Using data from a 2002 nationally representative survey of more than 2,600 American workers, sociology professor Scott Schieman and Ph.D. student Paul Glavin examined the impacts of schedule control and job autonomy on work-family role blurring. Role blurring is measured by how often employees bring work home and how often they receive work-related contact outside of normal working hours.
The study found the following:
- Having great schedule control - that is, having greater control over the start and finish times of work - is associated with more frequent work-family role blurring; this pattern is stronger among men;
- Having greater job autonomy is associated with more frequent work-family role blurring among both women and men;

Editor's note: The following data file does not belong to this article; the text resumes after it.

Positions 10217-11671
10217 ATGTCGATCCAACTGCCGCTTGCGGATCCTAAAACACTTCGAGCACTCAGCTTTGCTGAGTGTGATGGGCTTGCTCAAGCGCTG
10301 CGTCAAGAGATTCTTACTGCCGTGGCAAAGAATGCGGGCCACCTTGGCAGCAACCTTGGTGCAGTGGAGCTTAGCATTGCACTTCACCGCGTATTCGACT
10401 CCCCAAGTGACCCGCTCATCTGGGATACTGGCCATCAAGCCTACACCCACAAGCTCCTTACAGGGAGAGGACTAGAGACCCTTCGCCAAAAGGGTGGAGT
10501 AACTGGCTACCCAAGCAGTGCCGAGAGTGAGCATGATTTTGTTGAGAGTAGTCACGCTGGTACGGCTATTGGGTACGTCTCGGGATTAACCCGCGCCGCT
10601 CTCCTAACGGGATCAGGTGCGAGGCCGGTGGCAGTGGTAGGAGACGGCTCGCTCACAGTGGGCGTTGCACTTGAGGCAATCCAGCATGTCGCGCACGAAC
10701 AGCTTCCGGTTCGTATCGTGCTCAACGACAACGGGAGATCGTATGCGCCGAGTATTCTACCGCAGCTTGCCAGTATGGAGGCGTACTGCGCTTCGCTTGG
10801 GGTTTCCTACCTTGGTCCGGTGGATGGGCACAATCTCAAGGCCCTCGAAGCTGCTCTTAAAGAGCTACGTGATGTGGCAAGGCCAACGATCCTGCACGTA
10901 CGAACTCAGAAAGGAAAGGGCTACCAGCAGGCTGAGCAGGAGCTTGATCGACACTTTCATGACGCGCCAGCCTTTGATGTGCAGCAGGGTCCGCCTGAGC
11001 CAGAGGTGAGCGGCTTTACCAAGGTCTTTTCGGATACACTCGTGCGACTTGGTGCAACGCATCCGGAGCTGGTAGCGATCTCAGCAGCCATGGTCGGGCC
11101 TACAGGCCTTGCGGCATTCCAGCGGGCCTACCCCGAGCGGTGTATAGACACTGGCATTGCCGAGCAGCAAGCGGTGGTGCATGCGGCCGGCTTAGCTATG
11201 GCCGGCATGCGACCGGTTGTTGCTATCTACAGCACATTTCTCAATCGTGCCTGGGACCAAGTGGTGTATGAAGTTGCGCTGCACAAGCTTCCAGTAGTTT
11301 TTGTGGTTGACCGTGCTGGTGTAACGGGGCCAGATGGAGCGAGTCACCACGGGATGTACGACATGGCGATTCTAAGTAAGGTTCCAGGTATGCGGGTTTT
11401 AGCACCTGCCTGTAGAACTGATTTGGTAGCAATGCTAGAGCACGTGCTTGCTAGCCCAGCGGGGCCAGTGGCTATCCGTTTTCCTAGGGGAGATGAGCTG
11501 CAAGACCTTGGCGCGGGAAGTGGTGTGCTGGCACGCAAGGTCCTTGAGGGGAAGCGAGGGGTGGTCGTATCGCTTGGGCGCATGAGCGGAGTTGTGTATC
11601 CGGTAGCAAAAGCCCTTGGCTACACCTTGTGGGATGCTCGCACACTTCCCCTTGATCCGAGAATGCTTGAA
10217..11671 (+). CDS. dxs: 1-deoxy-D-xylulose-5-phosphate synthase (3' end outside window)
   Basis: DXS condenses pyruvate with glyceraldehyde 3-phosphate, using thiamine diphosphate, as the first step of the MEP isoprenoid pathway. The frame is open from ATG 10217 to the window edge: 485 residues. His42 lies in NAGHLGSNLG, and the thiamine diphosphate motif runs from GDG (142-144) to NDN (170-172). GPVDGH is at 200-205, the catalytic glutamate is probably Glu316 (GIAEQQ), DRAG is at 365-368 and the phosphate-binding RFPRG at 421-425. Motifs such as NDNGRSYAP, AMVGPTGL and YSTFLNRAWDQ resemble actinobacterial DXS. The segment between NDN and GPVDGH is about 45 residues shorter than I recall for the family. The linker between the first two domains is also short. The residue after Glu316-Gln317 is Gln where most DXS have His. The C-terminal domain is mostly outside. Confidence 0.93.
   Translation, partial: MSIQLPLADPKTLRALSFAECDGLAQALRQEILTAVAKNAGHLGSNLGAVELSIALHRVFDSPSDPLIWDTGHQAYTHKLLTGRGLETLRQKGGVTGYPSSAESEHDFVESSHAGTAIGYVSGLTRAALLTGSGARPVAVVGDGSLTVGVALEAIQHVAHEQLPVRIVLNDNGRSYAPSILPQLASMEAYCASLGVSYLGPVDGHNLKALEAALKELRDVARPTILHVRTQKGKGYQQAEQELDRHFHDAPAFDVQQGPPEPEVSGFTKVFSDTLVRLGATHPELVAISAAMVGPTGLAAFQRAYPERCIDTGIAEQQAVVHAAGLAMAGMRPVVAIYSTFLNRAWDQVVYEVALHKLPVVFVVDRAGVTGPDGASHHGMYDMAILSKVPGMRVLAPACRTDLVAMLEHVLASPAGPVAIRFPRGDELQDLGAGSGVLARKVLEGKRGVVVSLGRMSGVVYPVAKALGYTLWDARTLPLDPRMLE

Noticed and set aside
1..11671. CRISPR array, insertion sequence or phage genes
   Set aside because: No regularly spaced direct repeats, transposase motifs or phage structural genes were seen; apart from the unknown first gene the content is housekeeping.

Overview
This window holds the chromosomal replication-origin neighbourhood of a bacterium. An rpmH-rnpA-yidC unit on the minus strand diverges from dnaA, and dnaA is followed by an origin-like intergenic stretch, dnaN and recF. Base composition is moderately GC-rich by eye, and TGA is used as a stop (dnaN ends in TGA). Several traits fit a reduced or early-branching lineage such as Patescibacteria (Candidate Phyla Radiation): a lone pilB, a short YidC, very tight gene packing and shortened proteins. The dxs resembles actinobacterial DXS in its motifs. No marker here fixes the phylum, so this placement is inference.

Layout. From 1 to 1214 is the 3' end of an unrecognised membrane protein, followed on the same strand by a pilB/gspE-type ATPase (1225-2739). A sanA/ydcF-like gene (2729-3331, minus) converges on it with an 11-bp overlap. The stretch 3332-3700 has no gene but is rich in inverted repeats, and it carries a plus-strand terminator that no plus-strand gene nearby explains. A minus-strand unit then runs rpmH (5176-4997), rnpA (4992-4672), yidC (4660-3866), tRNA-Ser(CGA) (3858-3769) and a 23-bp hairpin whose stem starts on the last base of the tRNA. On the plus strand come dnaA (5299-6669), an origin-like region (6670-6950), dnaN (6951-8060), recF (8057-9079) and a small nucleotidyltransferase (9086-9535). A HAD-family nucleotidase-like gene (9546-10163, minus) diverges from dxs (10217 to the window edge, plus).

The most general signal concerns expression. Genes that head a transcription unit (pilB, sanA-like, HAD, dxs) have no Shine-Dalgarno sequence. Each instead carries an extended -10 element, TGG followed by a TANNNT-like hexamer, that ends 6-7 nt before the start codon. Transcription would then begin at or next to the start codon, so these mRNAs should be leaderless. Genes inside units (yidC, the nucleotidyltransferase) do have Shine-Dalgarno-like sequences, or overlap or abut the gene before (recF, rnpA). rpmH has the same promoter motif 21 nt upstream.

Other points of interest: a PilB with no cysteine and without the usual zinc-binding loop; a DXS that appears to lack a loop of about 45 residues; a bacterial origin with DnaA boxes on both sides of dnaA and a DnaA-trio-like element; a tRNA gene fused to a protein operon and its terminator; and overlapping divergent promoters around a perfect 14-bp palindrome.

- Men in autonomous jobs are more likely than women in similarly autonomous jobs to receive work-related contact outside of normal work hours;
- Among both genders, receiving work-related contact outside of normal work hours increases work-to-family conflict, but only among individuals who have less autonomy at work
Schieman adds the findings are important because researchers have established work-to-family conflict as a core stressor in peoples' lives.
"Conflict between work and family demands is strongly associated with unfavourable personal, health, social and organizational outcomes," he says.
Source: April Kemick
University of Toronto